Dapchi was attacked on February 19, 2018 by Boko Haram insurgents who abducted 110 girls at the Government Girls Science and Technical College in the town, before most of them were released last year. Five of the girls died in captivity while one of them Leah Sharibu, is still being held captive for refusing to convert from Christianity to Islam.

Confirming the attack yesterday in Damaturu, a soldier attached to Dapchi military post, who preferred anonymity, said: “The terrorists have torched many houses here in this town. Many people also fled for safety into nearby bushes, shrubs and the Kumadugu-Yobe River across the road for cover.”

He said that some residents also fled to the nearby village of Jumbam, 15 kilometres south of Dapchi, and the headquarters of Bursari Local Government Area.

The soldier, in a telephone interview, also told The Guardian that the terrorists came in dozens of gun trucks, patrolling the town for several hours.

Audu Musa, a resident, said that mobile telephone lines had been disrupted, as the telecom masts along Damaturu-Gashua road were also destroyed by the terrorists.

According to him, the destruction of the communication facilities was to prevent communities in the Damaturu/Gashua axis from alerting troops and other security agencies.

Phone calls to Dapchi have not been going through since the reports of Boko Haram fighters’ attack on the town.

On how Dapchi was attacked, the soldier said: “In the last few months now, adjourning villages of Dapchi had been alerting military and other security agencies to the movement of suspected Boko Haram fighters.

“They have been complaining about the movement of the terrorists whom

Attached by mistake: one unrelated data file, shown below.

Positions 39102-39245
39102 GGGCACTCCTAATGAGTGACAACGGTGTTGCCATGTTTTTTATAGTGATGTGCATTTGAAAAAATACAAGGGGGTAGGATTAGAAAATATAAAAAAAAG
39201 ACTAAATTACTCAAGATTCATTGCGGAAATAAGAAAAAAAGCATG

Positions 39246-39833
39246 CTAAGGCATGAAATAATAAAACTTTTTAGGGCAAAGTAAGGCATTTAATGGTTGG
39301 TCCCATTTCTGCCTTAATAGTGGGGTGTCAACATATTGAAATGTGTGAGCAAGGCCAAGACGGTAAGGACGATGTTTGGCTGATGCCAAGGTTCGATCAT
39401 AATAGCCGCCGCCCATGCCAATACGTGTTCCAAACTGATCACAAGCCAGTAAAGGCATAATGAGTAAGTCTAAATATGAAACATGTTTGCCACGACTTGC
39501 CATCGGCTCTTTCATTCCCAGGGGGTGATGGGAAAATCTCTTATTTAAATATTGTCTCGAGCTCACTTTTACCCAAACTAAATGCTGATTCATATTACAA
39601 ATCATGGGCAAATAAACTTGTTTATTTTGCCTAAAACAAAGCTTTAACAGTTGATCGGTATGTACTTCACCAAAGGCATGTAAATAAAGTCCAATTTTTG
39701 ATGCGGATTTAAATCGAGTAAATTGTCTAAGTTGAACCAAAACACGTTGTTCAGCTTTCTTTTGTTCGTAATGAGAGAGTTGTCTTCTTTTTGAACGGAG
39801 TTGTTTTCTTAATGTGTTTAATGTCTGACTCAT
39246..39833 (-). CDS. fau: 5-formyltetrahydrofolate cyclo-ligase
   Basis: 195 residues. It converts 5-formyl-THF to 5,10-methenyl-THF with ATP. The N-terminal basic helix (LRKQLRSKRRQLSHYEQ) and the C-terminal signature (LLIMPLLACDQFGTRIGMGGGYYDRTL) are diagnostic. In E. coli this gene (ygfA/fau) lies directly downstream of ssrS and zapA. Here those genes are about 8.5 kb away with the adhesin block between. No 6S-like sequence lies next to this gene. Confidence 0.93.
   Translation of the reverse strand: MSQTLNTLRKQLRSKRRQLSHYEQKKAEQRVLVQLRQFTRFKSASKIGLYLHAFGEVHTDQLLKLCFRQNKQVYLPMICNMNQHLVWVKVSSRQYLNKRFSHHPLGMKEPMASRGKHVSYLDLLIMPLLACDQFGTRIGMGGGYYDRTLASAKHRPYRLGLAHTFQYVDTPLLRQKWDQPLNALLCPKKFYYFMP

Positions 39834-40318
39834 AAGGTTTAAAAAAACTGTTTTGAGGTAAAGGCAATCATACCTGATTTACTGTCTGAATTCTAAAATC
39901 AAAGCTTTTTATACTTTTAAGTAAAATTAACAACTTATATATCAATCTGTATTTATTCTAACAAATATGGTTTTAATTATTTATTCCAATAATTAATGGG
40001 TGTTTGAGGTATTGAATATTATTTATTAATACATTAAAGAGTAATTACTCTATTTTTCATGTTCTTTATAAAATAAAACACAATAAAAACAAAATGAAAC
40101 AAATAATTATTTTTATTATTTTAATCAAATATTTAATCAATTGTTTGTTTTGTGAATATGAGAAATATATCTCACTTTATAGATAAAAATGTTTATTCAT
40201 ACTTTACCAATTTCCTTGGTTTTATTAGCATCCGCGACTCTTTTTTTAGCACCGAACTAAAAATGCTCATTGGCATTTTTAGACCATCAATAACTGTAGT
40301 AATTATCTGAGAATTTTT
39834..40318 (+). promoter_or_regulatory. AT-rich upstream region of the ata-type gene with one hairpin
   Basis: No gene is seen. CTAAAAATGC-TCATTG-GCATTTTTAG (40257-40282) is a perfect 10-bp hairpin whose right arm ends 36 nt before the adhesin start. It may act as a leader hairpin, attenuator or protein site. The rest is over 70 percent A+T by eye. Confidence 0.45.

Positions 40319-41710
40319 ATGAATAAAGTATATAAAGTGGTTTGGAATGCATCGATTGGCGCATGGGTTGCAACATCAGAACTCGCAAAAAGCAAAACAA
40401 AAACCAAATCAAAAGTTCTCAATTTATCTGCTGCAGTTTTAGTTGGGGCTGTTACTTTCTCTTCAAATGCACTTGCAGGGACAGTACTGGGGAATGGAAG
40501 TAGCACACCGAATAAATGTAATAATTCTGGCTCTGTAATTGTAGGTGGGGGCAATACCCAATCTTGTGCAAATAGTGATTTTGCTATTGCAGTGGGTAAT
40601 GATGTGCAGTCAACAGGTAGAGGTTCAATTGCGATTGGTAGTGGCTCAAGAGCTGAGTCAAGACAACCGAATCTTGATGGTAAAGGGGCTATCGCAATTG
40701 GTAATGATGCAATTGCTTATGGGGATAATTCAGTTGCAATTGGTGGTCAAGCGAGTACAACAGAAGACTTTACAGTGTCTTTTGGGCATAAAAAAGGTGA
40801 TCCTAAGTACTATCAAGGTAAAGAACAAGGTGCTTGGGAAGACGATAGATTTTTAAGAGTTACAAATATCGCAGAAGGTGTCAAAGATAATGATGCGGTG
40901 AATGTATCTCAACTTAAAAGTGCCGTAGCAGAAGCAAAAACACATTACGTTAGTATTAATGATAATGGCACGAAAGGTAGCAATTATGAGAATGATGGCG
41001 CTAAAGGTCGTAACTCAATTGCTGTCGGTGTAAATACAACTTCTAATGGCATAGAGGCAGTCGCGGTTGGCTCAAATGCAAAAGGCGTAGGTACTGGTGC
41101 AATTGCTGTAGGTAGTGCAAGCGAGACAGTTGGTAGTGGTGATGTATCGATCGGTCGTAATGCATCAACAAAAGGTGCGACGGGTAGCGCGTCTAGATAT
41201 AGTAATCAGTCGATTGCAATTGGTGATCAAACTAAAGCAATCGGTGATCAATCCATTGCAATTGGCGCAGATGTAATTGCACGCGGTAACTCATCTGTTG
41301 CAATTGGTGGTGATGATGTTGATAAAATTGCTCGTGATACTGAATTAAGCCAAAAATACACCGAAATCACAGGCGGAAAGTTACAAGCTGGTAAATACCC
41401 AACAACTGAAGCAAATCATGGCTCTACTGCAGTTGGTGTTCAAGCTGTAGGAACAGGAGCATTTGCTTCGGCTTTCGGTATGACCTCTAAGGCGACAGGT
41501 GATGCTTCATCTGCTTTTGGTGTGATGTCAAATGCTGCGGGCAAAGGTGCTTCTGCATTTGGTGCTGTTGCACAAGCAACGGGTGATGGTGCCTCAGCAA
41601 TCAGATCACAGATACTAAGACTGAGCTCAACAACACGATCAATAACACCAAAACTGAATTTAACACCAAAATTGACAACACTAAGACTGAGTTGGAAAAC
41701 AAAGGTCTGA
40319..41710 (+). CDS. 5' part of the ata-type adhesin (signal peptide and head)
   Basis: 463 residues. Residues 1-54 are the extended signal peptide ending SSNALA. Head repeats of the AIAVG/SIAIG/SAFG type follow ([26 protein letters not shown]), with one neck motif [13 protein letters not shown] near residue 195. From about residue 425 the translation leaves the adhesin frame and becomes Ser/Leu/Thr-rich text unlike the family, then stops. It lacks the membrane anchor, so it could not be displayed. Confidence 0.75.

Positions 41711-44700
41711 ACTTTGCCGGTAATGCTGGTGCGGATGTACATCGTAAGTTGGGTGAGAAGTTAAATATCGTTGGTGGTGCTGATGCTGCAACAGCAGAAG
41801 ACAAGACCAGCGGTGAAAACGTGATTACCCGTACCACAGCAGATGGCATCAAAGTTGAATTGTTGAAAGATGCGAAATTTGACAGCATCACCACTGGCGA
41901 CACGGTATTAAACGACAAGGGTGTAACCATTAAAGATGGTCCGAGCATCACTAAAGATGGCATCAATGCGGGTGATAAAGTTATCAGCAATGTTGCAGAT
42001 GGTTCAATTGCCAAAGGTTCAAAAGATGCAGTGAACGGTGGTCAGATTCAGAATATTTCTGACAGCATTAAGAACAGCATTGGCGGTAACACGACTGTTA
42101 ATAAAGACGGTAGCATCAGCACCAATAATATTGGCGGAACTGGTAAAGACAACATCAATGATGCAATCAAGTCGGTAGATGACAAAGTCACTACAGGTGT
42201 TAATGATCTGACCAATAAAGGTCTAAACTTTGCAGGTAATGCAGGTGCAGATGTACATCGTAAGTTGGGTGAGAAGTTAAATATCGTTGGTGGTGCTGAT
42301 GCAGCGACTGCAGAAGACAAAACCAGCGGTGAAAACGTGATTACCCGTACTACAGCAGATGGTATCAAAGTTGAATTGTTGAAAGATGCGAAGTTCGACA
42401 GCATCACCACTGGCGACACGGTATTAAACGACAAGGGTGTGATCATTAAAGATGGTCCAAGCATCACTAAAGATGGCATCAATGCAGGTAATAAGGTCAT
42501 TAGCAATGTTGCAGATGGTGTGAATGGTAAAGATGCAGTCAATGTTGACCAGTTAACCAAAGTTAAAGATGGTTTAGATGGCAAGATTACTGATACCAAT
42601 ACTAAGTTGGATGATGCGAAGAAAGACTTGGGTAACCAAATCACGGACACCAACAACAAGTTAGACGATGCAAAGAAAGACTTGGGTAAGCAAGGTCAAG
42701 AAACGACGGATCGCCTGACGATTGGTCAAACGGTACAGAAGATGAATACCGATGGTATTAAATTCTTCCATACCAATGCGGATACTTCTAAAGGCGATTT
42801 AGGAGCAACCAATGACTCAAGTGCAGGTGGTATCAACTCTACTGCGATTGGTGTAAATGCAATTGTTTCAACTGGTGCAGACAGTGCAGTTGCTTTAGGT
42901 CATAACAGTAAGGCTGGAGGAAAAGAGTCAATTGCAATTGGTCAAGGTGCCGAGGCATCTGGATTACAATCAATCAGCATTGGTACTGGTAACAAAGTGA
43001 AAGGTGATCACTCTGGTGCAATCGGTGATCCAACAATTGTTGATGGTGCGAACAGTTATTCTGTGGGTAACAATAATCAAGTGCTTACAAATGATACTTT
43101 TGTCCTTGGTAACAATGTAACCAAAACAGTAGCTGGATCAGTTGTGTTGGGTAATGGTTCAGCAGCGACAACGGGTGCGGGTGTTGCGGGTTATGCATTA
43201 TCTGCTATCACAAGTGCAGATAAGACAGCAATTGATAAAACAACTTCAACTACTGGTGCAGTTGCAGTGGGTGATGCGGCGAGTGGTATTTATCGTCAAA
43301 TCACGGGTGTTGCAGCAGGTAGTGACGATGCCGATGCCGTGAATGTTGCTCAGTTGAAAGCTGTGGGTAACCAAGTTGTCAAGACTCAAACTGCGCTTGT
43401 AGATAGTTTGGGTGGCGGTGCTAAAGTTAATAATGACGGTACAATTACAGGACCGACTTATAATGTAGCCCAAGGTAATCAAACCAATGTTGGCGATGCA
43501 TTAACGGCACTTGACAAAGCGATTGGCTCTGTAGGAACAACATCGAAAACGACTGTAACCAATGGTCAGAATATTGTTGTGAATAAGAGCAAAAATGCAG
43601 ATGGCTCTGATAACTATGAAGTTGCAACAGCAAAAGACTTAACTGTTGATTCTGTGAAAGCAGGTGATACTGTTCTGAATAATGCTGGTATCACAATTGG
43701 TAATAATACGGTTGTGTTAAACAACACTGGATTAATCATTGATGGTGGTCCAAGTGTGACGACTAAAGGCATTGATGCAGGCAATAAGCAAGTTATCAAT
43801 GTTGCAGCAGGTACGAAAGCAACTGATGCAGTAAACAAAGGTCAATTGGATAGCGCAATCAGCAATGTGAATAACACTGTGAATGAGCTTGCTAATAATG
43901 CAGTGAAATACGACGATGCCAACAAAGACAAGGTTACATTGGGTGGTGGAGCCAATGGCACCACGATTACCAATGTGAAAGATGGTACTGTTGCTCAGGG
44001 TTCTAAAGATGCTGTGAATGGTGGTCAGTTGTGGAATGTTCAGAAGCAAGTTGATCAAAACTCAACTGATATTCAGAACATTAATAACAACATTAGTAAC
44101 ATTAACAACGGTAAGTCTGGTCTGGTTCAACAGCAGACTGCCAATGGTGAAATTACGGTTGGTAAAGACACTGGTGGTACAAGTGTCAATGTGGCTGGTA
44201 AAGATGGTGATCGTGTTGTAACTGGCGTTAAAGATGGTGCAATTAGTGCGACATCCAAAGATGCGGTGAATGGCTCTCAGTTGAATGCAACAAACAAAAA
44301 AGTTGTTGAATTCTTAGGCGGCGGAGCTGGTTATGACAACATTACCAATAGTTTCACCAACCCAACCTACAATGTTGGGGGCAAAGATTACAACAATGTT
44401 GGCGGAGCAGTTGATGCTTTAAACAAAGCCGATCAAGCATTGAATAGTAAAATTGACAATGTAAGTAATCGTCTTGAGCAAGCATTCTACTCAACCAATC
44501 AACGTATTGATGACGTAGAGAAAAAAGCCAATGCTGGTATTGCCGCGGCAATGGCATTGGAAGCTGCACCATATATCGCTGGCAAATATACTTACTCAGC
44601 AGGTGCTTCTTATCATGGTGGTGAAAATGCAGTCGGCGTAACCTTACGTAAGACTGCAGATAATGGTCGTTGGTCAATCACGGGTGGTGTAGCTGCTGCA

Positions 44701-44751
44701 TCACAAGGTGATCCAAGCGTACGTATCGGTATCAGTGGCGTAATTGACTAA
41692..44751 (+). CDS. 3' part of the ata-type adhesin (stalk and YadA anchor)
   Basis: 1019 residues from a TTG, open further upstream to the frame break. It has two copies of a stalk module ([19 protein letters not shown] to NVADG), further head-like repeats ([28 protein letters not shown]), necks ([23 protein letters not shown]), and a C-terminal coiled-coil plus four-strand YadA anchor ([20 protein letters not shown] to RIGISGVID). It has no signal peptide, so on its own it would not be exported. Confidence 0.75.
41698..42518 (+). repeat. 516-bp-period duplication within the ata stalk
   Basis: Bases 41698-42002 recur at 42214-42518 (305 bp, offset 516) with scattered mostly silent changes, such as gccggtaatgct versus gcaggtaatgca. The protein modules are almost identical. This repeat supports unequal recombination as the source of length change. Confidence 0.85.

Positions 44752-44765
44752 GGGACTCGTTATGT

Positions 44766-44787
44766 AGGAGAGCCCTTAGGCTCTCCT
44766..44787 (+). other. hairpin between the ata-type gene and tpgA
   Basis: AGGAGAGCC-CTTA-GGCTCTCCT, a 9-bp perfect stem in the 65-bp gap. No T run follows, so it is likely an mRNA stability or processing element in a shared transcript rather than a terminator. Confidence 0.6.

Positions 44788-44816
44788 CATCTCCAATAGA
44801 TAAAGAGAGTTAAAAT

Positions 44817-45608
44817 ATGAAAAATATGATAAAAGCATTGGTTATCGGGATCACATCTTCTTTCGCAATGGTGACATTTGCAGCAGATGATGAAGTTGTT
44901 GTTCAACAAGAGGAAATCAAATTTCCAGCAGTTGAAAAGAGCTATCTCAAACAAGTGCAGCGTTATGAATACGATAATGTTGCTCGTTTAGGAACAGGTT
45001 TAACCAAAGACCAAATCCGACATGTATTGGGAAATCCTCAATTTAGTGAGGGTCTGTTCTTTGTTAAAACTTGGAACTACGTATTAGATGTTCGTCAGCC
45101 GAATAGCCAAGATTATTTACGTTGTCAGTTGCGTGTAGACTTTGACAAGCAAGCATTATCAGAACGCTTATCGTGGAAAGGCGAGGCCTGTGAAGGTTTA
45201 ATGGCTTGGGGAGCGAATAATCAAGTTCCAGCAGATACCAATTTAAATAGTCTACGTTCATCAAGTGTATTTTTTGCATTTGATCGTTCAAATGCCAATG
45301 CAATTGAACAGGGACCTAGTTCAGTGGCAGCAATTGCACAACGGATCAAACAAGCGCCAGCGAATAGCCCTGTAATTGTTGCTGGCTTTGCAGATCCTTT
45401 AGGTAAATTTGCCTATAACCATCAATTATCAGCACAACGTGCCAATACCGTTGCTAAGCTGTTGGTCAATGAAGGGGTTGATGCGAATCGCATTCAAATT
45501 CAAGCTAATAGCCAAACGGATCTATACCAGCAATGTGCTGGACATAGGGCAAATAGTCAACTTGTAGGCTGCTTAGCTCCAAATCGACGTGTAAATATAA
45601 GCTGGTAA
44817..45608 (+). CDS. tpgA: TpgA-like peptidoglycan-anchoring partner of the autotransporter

they said were going about sometimes in the evening or early in the morning.”

Commuters plying the roads in the northern part of Yobe State, had to abandon the 100-kilometre Dapchi/Damaturu road over incessant attacks and killings.

The commuters, according to him, now ply the Gashua/Jakusko/Potiskum road to crisscross six council areas before reaching Damaturu, the state capital.

Meanwhile, six governors in the Northeast zone are meeting in Gombe State over insecurity, infrastructure and the economy of the region. The Boko Haram-affected states are Adamawa, Gombe, Bauchi, Taraba, Yobe and Borno.

The Senior Special Assistant on Media and Publicity to Gombe governor, Ismaila Misilli, in a statement yesterday in Maiduguri said: “The meeting, first of its kind, will be hosted by Gombe State Governor Muhammadu Yahaya. The governors’ meeting will commence this afternoon.”

He listed other issues for deliberation at the meeting as the discovery of hydrocarbon deposits in the Northeast, prospects and problems of power generation and the role of distribution companies

According to him, the governors will receive a presentation from the North East Development Commission (NEDC) on exploring the potential of the agency for infrastructure and human capital development in the region.

“The one-day meeting is expected to set the stage for regular engagement and consultation among governors in the region.”

He said that at the end of the meeting, a communique would be issued by governors before departing to their respective states.

“The communique will outline major areas of common interest on security, infrastructural facilities and various sectors of the region’s economy.”